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Prices to charge clients.

  • Practice Licence
  • 9 posts
  • # 116637

I am starting my new bookkeeping practice in the next couple of weeks, having organised some local publicity here where I am based in the East Midlands. I will be working alone to start with so keen to work out the right fees to charge new clients... I am assuming different rates for different categories of clients be it sole trader , limited company etc . I am looking for help to pitch my charges in the right place without being too cheap so that I am saturated with work that does not pay.I would be grateful if any of you with existing practices would be willing to send me some price lists to give me an idea of what to charge for my own work. Thanks in advance.

  • Fellow PM.Dip
  • Practice Licence
  • 15 posts
  • # 116741

Hi Kelham123

It's difficult to put your finger on what to charge when, but the general advice these days is don't charge by the hour. From your post, I realise this is now several weeks on so you may have already set pricing but if you have time then you should take a look at Mark Wickersham's book 'How to build a successful bookkeeping business'. It certainly opened my eyes to the world of value pricing, for which I now use his software Pricing in the Cloud to price jobs to clients, but it also puts other things into focus too. I'm not usually an advocate for these sorts of things but this really did help me and I was charging £35 per hour as it was.

Many best wishes

Kim

  • Practice Licence
  • 9 posts
  • # 116803

gallygaskins said:

Hi Kelham123

It's difficult to put your finger on what to charge when, but the general advice these days is don't charge by the hour. From your post, I realise this is now several weeks on so you may have already set pricing but if you have time then you should take a look at Mark Wickersham's book 'How to build a successful bookkeeping business'. It certainly opened my eyes to the world of value pricing, for which I now use his software Pricing in the Cloud to price jobs to clients, but it also puts other things into focus too. I'm not usually an advocate for these sorts of things but this really did help me and I was charging £35 per hour as it was.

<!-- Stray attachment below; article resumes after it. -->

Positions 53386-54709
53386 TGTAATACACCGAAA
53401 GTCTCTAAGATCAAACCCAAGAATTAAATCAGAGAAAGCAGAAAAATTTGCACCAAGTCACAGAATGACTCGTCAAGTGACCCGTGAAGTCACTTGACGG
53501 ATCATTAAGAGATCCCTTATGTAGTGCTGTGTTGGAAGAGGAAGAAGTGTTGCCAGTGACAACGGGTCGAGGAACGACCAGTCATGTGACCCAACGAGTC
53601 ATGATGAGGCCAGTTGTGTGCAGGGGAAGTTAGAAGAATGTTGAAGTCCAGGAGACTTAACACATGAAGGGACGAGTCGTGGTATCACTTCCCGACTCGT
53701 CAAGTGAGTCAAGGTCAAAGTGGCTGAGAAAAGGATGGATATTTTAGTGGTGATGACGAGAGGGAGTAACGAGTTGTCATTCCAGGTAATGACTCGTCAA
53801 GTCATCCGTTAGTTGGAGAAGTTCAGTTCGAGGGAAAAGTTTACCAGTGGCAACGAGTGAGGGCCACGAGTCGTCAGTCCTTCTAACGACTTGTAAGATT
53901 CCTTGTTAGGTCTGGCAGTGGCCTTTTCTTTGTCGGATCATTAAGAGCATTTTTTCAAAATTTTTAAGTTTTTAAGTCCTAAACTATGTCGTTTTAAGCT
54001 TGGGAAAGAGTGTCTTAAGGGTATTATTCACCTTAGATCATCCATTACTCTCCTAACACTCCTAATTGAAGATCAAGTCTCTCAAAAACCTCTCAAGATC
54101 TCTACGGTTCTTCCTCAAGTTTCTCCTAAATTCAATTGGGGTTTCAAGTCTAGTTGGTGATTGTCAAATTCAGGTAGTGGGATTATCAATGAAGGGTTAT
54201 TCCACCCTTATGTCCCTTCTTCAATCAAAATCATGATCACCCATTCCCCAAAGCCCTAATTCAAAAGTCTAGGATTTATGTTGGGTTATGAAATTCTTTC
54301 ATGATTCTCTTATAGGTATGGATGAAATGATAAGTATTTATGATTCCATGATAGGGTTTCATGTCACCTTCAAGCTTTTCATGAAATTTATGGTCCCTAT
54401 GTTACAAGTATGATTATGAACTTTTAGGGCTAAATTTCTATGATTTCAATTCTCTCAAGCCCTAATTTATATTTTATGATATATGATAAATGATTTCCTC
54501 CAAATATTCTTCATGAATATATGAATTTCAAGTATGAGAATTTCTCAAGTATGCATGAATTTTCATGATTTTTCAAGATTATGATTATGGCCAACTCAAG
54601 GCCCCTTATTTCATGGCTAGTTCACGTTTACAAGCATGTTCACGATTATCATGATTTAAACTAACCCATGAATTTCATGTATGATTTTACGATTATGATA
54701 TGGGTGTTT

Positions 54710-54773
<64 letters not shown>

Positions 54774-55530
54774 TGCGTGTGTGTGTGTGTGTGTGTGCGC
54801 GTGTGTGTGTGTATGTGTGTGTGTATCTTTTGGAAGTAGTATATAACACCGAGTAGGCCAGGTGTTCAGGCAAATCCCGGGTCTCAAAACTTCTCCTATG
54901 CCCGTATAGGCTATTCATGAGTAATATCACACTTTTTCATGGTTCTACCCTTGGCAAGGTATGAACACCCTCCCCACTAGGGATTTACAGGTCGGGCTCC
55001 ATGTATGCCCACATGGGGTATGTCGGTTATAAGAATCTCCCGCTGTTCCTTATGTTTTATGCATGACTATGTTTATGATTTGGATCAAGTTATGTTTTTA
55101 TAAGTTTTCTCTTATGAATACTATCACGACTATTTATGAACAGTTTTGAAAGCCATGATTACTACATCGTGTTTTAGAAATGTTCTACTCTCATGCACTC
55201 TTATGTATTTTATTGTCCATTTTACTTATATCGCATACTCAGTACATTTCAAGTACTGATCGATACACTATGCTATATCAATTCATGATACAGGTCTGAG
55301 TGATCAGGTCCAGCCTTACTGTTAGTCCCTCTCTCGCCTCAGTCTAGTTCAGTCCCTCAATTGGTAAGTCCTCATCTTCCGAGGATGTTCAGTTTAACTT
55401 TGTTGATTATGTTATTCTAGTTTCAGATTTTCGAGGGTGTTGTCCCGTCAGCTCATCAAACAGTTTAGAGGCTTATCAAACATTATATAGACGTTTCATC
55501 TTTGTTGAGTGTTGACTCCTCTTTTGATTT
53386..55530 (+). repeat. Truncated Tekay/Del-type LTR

Many best wishes

Kim


 so Kim from this am I right in saying you were charging £35 per hour and with this pricing software you ended up making more than that with clients on average?

  • Companion Fellow
  • Practice Licence
  • 1126 posts
  • # 116804

Hi 

It is a different view so I am not saying other views are wrong.    But I don,t like anything that Mark stands for.  Loads of bookkeepers charge hourly and there is nothing wrong with doing so.   They are my bread and butter clients and if they want hourly that is what they get.  If they want fixed that is what they get.  Value pricing is the same as fixed pricing you decide what you want them to pay and they either like it or they don,t. 

 

Be careful not to damage your reputation as clients and people talk networking.   Maybe not in London but people talk in Glasgow to see if they are been rip off.  So they may find you are charging completely different prices and you are ripping them off. 

 

At the end of the day set what you what paid and be fair.   Value pricing in my eyes is another word for fixed it is all the same.  The client agrees to pay it or they don,t. 

But don,t lose clients because they like hourly 22 years in the business and I still love my hourly clients.  They tend to be very fair as we have a good relationship.    

 

You don,t need cloud pricing software to do Value pricing.  You can work it out yourself there are loads of informative articles on it that are not trying to flog you software.






Edited at 04 Jun 2018 01:15 PM GMT

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